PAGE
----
The problem with religion in politics...

Chapped Ass

Not all drugs are bad.
Founder
Oct 23, 2013
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....is that no God would ever be ok with sharing power with a human-made government. The followers of a being they think is the supreme authority will always eventually seek to place that being in charge, even if that might conflict with their neighbor's beliefs. And when that headless being is in charge, it's never satisfied with anything less than total conformity to it's policies.

This might not be a terrible thing, if the being in charge showed it's face and set the record straight on what it wants, but that's never the case. It's demands for us ALWAYS come from the mouths of other humans who can't help but bring their own flaws, biases, and agendas in to it. So what you, by necessity, must wind up with is humans telling other humans what to do, only you can't question it because it supposedly came from an ultimate, perfect authority figure. It's funny that no matter how different all the gods of all the religions are from one another, the one thing they all just happen to share, by coincidence, is that anything they want us all to know gets distributed by word of mouth rather than direct contact.

I kinda dig my freedoms. I like being able to buy beer on a Sunday, because nothing in my faith prohibits it. I like not having my kids forced to pray to someone else's god. Most of all, I like that I'm allowed to believe whatever the fuck I want to believe without other humans making trouble for me over it. I've made peace with other humans having their own beliefs that differ from mine. I actually prefer that to a world where there is only one recognized truth. It places us in the position of being able to shop around and get to know other frames of mind. Without freedom of religion, it would be taboo to even learn about other people's cultures. It's comparable to the differences between free market capitalism and empty-throne despotism. We must protect the free market of ideas.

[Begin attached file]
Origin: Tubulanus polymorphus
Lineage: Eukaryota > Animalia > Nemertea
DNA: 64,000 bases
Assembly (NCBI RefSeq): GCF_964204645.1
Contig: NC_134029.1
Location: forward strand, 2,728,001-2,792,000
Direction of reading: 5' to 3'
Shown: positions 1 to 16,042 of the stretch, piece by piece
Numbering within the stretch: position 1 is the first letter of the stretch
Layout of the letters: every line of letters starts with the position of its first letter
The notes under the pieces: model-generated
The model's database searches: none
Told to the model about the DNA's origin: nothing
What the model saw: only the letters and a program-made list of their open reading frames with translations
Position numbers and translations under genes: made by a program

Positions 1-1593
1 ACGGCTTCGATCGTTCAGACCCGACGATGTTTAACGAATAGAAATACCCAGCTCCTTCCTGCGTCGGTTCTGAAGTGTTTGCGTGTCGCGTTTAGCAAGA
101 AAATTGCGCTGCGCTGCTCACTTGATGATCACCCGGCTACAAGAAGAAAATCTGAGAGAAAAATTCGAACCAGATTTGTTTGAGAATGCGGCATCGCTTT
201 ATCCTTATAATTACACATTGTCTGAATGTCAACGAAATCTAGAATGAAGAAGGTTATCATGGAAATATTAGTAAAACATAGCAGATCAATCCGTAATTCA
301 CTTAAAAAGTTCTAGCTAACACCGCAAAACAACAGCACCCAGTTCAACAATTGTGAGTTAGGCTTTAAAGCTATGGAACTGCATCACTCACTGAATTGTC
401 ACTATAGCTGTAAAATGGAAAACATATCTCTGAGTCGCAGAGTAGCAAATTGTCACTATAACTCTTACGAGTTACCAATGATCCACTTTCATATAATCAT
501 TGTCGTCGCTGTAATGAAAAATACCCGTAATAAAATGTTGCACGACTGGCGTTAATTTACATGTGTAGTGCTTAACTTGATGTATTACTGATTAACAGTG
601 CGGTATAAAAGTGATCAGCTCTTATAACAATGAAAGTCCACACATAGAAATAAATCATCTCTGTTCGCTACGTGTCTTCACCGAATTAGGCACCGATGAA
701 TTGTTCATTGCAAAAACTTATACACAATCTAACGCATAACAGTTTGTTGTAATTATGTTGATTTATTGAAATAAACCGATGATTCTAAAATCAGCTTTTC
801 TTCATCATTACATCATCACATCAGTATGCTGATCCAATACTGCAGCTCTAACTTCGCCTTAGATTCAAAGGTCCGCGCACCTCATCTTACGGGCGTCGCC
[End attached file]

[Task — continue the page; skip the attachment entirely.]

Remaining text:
Secular governments are necessary to this. No one religion is so open that if put in charge, it would still be a fair place to live for all sets of beliefs. Laws must come from common human sense that can be argued with and reasoned with. It must stem from a source that is common to all humans regardless of individual differences. Sure, some religions are better than others, and some seem downright harmless, but they all, by nature, are aggressive and absolutist, which are two traits that are nothing short of poisonous to freedom.